Rome, ISIS and Peace

Rome Temple of Peace

Restored Temple of Peace

Rome, ISIS and Peace

Rome’s archaeological authority will be restoring the Temple of Peace in the Roman Forum. The intentions for this are not limited to historical or archaeological interests but are about bringing attention to a reality so lacking in today’s world, that of Peace. Rome will show its historic commitment to peace by rebuilding sections of the Temple even as the threats of ISIS loom over the city.

Ironically enough the Temple of Peace is a monument to Rome’s understanding of peace in a pre-Christian context and as such is based in a notion of peace not so unlike that of ISIS.

The Temple of Peace was built by the emperor Vespasian in around 75 AD to celebrate the end of near constant war waged from the civil wars of 68 AD (that brought about his ascension as Rome’s first plebian emperor) to the Jewish Wars, which brought about his wealth and dominance in the eastern provinces.

The peace celebrated in Vespasian’s temple was not about the mutual respect that comes with the belief that man is made in the image of God but it was about Roman victory that brought about subjugation and or elimination of Rome’s enemies.

According to the ancient Roman & Jewish Historian Josephus, the siege of Jerusalem under the reign of Vespasian ended with over a million Jewish deaths and near 100,000 Jews enslaved and would come to its conclusion at the siege of the palace fortress of Masada in 74AD.

This surely does not give one today the warm feelings and blissful thoughts we tend to associate with peace but it might bring a little insight into the mindset of ISIS type Islamists when hearing the reoccurring rhetoric about how they identify themselves as a religion of peace. ISIS and other like totalitarian political ideologies codify peace in terms of the hegemony of their system – subjugation of enemies.

Peace in this context can not to be understood as the bliss one obtains in union with the Divine nor the serenity of one in union with humanity and the world. Peace is only a product of submission to the Roman Law or in the modern case Sharia Law.

I look forward to the Temple’s restoration to be completed on Rome’s traditional birthday April 21st and hope it stands as a reminder to future generations to always be wary of the way the word Peace is used in the world and in history.

Paul Anthony Encinias.


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Rome – The City of World Firsts

Ever wonder where the World’s First Shopping Mall was? or the World’s First Central Heating System? or the World’s First Landfill Site?  Well to find the answer to these questions and more, take a look at the fine inforgraphic that our friends at have produced and marvel at Rome – The City of World Firsts.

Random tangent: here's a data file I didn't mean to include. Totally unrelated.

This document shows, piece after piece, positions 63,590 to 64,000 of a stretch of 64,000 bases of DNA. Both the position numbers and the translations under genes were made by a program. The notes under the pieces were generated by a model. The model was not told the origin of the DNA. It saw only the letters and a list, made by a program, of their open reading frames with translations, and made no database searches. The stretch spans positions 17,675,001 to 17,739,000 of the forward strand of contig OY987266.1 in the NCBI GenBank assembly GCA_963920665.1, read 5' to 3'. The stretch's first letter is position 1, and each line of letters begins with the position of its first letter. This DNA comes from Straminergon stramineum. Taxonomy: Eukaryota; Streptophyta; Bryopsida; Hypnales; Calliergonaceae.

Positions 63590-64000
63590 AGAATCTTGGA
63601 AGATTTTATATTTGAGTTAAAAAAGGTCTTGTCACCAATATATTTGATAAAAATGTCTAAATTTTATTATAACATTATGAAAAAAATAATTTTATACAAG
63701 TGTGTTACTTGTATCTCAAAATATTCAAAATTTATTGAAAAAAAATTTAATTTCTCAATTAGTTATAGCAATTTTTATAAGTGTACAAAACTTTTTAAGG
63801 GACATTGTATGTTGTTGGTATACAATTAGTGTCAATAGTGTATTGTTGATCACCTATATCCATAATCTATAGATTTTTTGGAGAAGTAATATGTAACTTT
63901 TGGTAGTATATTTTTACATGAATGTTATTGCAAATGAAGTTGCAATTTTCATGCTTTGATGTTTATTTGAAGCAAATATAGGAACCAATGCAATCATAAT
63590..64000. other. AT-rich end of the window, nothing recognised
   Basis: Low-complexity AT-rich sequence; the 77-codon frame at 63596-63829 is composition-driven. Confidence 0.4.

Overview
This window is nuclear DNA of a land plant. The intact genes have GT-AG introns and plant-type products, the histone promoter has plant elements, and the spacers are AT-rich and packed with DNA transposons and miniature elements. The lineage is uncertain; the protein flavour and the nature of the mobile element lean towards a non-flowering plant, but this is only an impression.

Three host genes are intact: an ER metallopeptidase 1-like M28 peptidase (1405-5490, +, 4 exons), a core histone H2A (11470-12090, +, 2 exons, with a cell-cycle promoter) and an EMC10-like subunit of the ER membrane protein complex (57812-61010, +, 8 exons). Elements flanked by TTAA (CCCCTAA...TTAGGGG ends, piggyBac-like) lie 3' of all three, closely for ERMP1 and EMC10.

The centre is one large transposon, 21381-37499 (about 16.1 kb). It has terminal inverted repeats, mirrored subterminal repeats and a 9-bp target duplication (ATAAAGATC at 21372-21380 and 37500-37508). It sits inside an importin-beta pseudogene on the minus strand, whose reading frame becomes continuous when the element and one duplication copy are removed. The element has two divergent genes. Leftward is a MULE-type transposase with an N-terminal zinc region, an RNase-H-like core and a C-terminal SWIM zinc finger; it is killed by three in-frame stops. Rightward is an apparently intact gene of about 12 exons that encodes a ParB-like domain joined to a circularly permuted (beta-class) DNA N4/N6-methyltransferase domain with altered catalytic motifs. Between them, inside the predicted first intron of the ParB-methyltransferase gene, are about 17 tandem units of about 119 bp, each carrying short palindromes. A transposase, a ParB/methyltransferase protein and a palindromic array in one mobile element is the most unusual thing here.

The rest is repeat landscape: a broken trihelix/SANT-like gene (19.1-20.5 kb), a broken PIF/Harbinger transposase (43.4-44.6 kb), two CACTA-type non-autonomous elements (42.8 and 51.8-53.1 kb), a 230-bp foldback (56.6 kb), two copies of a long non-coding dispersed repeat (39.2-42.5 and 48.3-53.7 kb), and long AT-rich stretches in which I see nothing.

Rome - The City of World Firsts

Rome – The City of World Firsts


In summary therefore, Rome boasted the World’s First:

  • Apartment Buildings
  • Shopping Mall
  • Landfill Site
  • Central Heating System
  • Public Welfare System
  • Form of Concrete
  • City to have 1 million inhabitants
  • Sewerage System

Do you know of any others?  Write them in the comments box below…This post kind of reminds me of that famous Monty Python sketch…



Check out the Guided Tours of Rome that Eternal City Education operate in support of the Eternal City Education Scholarship Fund to experience Rome and its wonders first hand.


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Control Of Powerful Over The Weak

Everyone knows that you need to have money to make money.  No large surprises therefore in learning that the richest people of the world are growing much richer, whereas the poor appear to be getting poorer in purchasing power.  The printing of money by the Fed and Central Banks increases money supply but of course that doesn’t mean that everyday people get richer – it means the opposite – increased money supply equates to inflation – or a drop in value / purchasing power of the currency.  In essence, the more currency that is printed, the less the currency is worth and so prices go up.  This is a great way for governments and banks to reduce debt (known as inflating it away) but the effect on the everyday citizen can be harsh as prices for necessities increase.  It is a way to steal wealth from citizens – a control of powerful over the weak.  Of course when governments and central banks print huge sums of money in an attempt to stimulate economic growth, they assume that the money filters down the system to the everyday man on the street.  Rarely this is the case in reality, with the richest in society accumulating the wealth.

One of the effects of the current global economic situation is a reduction in the middle class who are pushed down into the working class.  The powerful wealthy class grow wealthier / more powerful, and the weak working class increase – this stark financial inequality is of course the cause of revolutions and social upheaval – empires can fall as a result.

The ruling empire of the day is arguably the American Empire…but how does it compare to the Roman Empire before it fell??  Well the infographic below shows that now, the US is 50% more unequal than Ancient Rome!!! 

In fact, the total income controlled by the Top 1% is drastically above that of the slave-included times of Ancient Rome and as high as the peak in the roaring 20s!


America vs Ancient Rome

America vs Ancient Rome

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Restoration of Piramide

Restoration of Piramide

Piramide Cestia, Testaccio

Those who have read Egyptian Rome: The Obelisks are already aware of the links between Rome and the ancient Egyptian Empire.  Perhaps the strangest of these however is the Pyramid located in Testaccio at the metro underground station on the B Line named…Piramide.  This beloved Roman monument, located next to the non-Catholic cemetery of Rome which serves as the last resting place of many of the English poets and artists to live in Rome, serves as a tomb to Cestia and dates from the first century BC.  A Restoration of Piramide Cestia began in March 2013 but is now nearing completion.


The 36-metre high monument was built as a tomb for the powerful Roman magistrate Caius Cestius. Experts believe that the structure has evaded collapse over the centuries because it was incorporated into the Aurelian walls in the years 271-275.  However 2 million euro restoration of Piramide is being paid for by Japanese entrepreneur Yuzo Yagi who imports Italian clothes to his Yagi Tsusho chain of fashion stores in Japan.  The restoration is due to be completed in the next few months and in July, Mr Yagi visited the site with Italian culture minister Dario Franceschini to see how work was progressing.

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Villa Celimontana Restoration